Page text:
• REALITY: Many donors require a logframe as part of the application process → most require you to do in their own rigid format, and becomes an unchangeable standard against which your program is assessed

    • These have varying levels of complexity, but if you have a basic version (like this free logframe template) you can always adapt this as needed for donors
    • Logframes can be structured differently and terminology differs slightly with every single donor, so check this before submitting application

Using logframes for Program Design:

  • In theory, writing a logframe should make it easier to plan and manage a project as you can see the sequence in which the actions lead to your overall goal.
    • Requires you to look at your program not only top-down, but also bottom up: activities → outputs → outcomes → goal
  • It’s best to write the logframe with everyone who might be involved in the project, but this can be difficult to organize
    • Instead, you can organize a workshop with participants, community members, staff, volunteers and ask the following questions:
      • What should/will we achieve? What activities should/will we do? What resources, people, equipment needed? Potential problems? How to measure success?
    • As a starting point however, the main staff of a project can come together and draft a logframe for their programming.

A standard logframe is divided into four rows, which are your long- to short-term objectives ranging from top to bottom. Since the terminology used in logframes can differ between organizations, multiple terms for each are outlined below:

  • Goal/Impact: Big picture and long-term (ie. To improve health and well-being for Afghan children)
  • Outcome/Purpose/Objective: How the goal/impact will be achieved (ie. Increased access to safe recreational spaces)
  • Outputs/Results: Quantity, quality and timeline of results that the project has. These are usually things you can count when you are running your activity (ie. Number of skate sessions delivered)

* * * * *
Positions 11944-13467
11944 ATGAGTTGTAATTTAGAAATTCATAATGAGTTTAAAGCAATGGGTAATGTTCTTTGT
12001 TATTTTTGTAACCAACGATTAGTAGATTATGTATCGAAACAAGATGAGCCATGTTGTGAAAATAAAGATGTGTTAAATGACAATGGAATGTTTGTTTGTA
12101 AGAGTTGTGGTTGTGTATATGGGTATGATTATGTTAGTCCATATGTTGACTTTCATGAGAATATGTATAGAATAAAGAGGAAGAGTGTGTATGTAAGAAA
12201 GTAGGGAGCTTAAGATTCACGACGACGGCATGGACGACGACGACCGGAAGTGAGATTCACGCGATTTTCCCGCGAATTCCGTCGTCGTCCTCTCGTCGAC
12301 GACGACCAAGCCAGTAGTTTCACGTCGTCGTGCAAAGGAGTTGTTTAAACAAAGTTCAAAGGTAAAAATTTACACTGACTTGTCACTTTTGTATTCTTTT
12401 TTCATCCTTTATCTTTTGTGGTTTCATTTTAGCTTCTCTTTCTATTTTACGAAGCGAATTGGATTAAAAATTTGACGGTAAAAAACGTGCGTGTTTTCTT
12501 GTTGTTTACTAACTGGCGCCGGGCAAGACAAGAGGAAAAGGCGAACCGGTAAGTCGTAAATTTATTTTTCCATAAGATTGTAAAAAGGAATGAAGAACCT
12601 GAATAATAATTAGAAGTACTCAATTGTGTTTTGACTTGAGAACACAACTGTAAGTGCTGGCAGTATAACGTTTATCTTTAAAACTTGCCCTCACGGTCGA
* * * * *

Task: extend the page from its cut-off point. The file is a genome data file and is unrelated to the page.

• Inputs/Activities: What activities are you delivering to make the program happen?

These are achieved and measured by the headings from left to right:

  • Project summary: Where you write the details
  • Indicators: How you’ll measure the progress you make towards the outcomes and outputs
  • Means of verification: How you’ll collect the information for the indicators
    • Qualitative / Narrative: Better at answering how and why (open-ended questions)
    • Quantitative / Numbers: Better at getting statistics (close-ended questions)
  • Risks and assumptions: external conditions needed to get results

Tip: It's often more useful to work backwards when making your logframe – start with the impact and move backwards/down towards your inputs to make sure everything connects.

Logframe bridge analogy

This bridge analogy helps to understand logframes (Source)​​​​​

Next Steps

MEL can be overwhelming – there’s always more to do and learn – but just get started with the activities you have the time and resources to do, then build it up as you go. A first step can be to identify which MEL activities your project is already doing, and which new activities would be the most useful and achievable for your context and with your capacities.

  1. “So what” factor -- we’re teaching kids to skateboard… so what?

    • Think about what your project aims to achieve (impact) - this might be quite broad, such as "improved quality of life" or "better education" or "healthier children" but will help guide you to think "how will we get there with our program?"

  2. Make a list of the MEL activities you are already doing. This can be written into a short paragraph to provide to supporters.

  3. Choose ONE new MEL activity to start doing. Take a look at the MEL resources section for a sample attendance sheet, a sample participant survey, and logical framework templates.

  4. Learn more! This overview only touches on the very basics of MEL. There are TONS of resources about MEL for non-profits, so check out more stuff on your own, or do our new (and free) Goodpush MEL Basics E-Course!

Free E-Course on MEL Basics